He found him in a desert land, and in the waste
In ( Deuteronomy 32:10-12 ) instances are given of the goodness of God to the people of Israel, when in the wilderness; by which is meant, either "the wilderness of the land of Egypt", as it is called, ( Ezekiel 20:36 ) ; where they were in a most miserable and forlorn condition, in which the Lord found them, and out of which he brought them; or rather the desert of Arabia, a waste place, where no provisions could be had; a howling wilderness, through the blowing of the winds, the cries of wild creatures, as dragons, owls, ostriches, and the like, as the Targum of Jonathan, Jarchi, and Aben Ezra, and the howling of passengers lost, or for want of provisions; here the Lord found them, and they were as acceptable to him as grapes to a traveller in a wilderness, (See Gill on Hosea 9:10): this is an emblem of the world, in which the spiritual Israel are, when called by grace out of it; or of an unregenerate state, in which they are found, and out of which they are brought: the phrase sometimes signifies sufficing, or finding with everything sufficient; see ( Numbers 11:22 ) ; so Onkelos renders it here; which is true of the Lord's dealing with this people; he supplied them with manna, the corn of heaven, angels' food, and with water out of the rock, and flesh to eat in fulness, yea, with raiment as well as food; with everything convenient for them: so the Lord does for his spiritual Israel, feeding them with his word and ordinances, clothing them with the righteousness of his Son, giving them fresh supplies of grace, and withholding no good thing from them; so that they have enough, having all things richly to enjoy:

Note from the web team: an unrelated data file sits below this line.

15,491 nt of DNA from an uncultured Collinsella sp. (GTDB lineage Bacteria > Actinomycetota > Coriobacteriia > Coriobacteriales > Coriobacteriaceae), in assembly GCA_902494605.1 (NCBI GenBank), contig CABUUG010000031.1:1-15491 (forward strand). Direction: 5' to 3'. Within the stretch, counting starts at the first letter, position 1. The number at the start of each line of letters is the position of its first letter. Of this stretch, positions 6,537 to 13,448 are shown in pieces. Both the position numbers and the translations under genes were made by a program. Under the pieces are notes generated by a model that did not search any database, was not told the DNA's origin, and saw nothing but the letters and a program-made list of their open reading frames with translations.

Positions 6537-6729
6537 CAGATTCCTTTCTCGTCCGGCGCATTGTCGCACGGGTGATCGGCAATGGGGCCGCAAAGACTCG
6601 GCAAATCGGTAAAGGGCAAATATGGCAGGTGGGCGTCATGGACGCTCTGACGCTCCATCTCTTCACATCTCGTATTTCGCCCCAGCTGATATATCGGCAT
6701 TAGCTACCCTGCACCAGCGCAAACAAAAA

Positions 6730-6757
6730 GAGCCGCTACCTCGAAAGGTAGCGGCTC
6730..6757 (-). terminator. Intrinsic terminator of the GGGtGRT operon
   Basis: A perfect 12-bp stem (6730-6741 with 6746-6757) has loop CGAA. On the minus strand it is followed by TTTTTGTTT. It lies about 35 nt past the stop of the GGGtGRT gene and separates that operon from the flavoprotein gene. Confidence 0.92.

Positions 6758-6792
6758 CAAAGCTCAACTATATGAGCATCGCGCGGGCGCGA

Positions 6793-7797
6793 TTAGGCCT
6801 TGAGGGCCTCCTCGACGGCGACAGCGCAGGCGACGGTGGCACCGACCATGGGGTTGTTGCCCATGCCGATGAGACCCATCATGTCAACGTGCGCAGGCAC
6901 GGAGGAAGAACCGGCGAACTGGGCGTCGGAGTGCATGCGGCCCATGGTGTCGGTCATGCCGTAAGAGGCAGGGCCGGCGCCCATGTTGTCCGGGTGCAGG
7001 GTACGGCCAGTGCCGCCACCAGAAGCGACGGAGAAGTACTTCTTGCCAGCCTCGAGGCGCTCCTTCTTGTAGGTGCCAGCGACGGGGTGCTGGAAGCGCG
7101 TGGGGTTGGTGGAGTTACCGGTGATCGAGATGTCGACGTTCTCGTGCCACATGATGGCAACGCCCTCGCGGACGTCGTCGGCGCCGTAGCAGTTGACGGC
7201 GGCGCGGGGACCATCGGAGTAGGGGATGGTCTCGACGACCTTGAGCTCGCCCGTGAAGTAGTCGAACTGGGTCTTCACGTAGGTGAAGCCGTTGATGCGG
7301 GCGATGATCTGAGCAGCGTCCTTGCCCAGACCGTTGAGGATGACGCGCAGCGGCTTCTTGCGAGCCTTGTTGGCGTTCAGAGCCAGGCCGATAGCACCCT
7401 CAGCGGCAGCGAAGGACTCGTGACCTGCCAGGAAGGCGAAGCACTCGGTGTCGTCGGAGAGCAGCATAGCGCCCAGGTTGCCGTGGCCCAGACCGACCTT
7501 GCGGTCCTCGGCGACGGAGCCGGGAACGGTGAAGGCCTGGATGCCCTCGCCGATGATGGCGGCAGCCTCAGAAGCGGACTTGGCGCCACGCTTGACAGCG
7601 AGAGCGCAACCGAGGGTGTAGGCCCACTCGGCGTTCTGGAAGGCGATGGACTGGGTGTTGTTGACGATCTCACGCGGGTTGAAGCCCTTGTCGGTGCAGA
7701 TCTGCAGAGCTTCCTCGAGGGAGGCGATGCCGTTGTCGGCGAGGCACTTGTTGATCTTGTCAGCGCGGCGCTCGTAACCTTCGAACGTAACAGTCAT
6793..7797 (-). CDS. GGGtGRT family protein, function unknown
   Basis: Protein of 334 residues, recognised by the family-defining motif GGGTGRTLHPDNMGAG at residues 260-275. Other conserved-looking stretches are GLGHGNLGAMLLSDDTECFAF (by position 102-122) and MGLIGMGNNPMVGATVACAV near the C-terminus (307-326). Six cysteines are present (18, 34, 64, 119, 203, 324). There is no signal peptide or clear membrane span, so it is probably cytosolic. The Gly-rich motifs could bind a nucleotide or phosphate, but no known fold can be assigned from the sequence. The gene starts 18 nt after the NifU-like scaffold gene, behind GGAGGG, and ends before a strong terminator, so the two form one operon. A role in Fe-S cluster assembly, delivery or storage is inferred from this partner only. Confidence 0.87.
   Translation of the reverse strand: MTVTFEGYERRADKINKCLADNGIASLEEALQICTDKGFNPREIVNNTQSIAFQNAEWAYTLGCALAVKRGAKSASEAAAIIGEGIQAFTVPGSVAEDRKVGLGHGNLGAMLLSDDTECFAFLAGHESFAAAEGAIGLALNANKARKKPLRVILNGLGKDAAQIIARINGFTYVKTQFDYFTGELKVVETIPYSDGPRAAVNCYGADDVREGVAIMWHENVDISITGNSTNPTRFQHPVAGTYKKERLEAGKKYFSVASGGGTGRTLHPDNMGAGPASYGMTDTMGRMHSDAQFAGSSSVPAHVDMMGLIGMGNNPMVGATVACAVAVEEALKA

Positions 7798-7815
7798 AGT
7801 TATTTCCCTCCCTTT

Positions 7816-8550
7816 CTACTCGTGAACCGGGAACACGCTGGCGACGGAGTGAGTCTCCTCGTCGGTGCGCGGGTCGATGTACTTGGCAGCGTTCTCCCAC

he led him about;
when he brought the people of Israel out of Egypt, he did not lead them the nearest way to the land of Canaan, through the the land of the Philistines, but he led them about the way of the wilderness of the Red sea; and when they were come to the borders of the land, because of their murmurings, and disobedience, they were ordered back into the wilderness again; nor were they suffered to go through the land of Edom when on the confines of it, which would have been a shorter way; but they were obliged to go round that land, which was very discouraging to them, see ( Exodus 13:17 Exodus 13:18 ) ( Numbers 14:25 ) ( 21:4 ) ; and thus the Lord, though he could if he would, bring his people at once to heaven; he could sanctify them at once, as well as justify them; he could take them the moment he regenerates them into his kingdom, as the thief on the cross; yet this is not his usual way: though he calls them out from among the men of the world, he continues them in it, having something for them to do or suffer for his name's sake; he indeed leads them soon into the right and plain way of salvation, and not in a roundabout way of duties; yet he leads them in many roundabout ways in Providence, which are all right, though sometimes rough; they seem at times to be near to heaven, and then they are turned into the world again; nay, the Apostle Paul was in heaven, and yet sent into the wilderness of the Gentiles again, for the good of souls and the interest of a Redeemer; however, they all at last come safe to heaven and happiness: the words may be rendered, "he surrounded" or "compassed him about" F16, and the rather, since leading them about seems to be by way of resentment or punishment, whereas Moses is enumerating instances of goodness and kindness, as this was one; he covered them with the clouds of glory, so the Targums of Jonathan and Jerusalem, Jarchi and Aben Ezra: he protected them with his power and providence, and preserved them from serpents and scorpions, and the wild beasts of the wilderness, as well as from all their enemies: and the Lord surrounds his spiritual Israel with angels, who encamp about them; with himself, who is a wall of fire round about them; with his power, in which they are kept as in a garrison; and with his love, which encompasses them as a shield: